By Tom Hals
(Reuters) - Atlantic City, New Jersey, will have to wait until next week to learn who will emerge as the next owner of the shuttered Revel casino hotel, a sleek resort that closed after just two years in operation.
An auction began Wednesday morning at a New York law office but was adjourned until Tuesday, according to Revel spokeswoman Lisa Johnson. The Jewish Rosh Hashanah holiday begins at sunset.
Glenn Straub, a Florida developer with a passion for polo, provided the initial bid at $90 million in cash to acquire the complex free of debt.
At least two other potential buyers presented bids on Tuesday, a source told Reuters. It is unclear how many parties qualified to join the auction.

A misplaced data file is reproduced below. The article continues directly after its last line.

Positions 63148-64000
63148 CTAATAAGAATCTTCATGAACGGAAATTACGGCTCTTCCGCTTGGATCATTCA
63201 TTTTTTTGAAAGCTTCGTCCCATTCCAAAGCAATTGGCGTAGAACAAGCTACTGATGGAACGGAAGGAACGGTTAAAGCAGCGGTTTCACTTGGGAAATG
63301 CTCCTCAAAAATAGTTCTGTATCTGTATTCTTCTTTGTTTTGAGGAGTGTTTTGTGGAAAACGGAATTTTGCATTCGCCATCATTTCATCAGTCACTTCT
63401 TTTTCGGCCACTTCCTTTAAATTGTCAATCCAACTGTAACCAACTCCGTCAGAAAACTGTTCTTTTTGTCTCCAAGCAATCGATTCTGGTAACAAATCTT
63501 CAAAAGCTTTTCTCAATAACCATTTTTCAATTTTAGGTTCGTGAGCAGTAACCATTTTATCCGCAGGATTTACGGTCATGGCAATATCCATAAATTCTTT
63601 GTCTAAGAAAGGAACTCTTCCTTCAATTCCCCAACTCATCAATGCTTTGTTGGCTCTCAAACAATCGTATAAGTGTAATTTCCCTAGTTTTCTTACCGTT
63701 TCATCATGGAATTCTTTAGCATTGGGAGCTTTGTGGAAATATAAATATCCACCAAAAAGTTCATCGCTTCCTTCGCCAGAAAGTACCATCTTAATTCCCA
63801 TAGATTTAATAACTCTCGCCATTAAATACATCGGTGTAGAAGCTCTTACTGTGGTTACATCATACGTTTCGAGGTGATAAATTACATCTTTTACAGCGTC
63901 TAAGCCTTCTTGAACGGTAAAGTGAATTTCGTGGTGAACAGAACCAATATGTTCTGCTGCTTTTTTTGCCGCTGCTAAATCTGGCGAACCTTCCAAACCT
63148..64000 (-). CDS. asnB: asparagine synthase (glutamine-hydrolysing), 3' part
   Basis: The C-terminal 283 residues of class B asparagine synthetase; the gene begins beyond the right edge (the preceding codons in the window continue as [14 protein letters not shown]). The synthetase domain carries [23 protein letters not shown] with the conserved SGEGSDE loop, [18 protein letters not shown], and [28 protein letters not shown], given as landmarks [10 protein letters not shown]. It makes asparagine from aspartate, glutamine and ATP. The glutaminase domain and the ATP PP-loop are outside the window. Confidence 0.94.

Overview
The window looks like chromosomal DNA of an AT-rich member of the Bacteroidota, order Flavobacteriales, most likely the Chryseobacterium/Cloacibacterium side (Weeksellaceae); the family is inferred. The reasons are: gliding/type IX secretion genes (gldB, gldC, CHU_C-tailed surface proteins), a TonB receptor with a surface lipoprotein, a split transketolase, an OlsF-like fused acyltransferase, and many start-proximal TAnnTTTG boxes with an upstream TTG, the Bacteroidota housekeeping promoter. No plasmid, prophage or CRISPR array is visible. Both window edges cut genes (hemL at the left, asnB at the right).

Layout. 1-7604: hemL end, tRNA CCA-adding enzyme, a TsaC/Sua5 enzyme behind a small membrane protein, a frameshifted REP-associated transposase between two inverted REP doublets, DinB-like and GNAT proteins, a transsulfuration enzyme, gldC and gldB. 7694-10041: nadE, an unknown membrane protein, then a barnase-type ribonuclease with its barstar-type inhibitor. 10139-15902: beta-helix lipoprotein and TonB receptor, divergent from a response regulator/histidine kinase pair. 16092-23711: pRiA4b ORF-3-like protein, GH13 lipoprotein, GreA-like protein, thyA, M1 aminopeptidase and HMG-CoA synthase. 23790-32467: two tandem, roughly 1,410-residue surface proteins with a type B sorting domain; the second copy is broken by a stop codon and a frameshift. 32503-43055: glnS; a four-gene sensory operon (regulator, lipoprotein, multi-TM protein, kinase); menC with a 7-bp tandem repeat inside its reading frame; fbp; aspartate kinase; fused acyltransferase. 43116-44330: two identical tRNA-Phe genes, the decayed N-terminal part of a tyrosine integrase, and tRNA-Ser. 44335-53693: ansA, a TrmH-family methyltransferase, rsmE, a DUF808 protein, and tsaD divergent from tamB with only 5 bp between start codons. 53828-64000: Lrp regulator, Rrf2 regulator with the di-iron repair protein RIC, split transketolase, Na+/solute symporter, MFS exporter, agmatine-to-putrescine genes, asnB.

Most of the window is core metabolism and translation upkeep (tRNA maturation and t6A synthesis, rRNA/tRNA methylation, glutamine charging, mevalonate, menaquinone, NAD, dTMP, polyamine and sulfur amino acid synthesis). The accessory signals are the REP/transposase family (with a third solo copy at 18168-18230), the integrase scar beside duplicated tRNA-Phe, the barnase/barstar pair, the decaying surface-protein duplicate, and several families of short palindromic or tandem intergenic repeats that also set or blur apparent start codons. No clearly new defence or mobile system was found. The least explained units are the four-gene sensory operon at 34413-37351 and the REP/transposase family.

The Revel cost $2.4 billion to build. It opened in 2012 with hopes it would revitalize the fortunes of Atlantic City by attracting wealthier clientele with fine dining and stunning design, rather than relying on cheap buffets, freebies and bus tours.
The strategy flopped and was compounded by a push by neighboring states to legalize gambling in recent years, which has hit Atlantic City hard. The seaside resort currently has eight operating casinos, down from 12 at the start of the year.
Trump Taj Mahal, which has said its slumping business worsened after Revel closed on Sept. 2, plans to close in November if it cannot reach a cost-cutting labor deal soon.
Straub said he wants to use the Revel complex to create a university for geniuses who will come and try to solve the world's ills, such as hunger and nuclear waste storage.
Bankruptcy auctions can take days to complete. Bidding is often adjourned for hours after each round so that investment bankers and lawyers can dig through details of each bid and try to value them.
(Reporting by Tom Hals in Wilmington, Del.; editing by Matthew Lewis)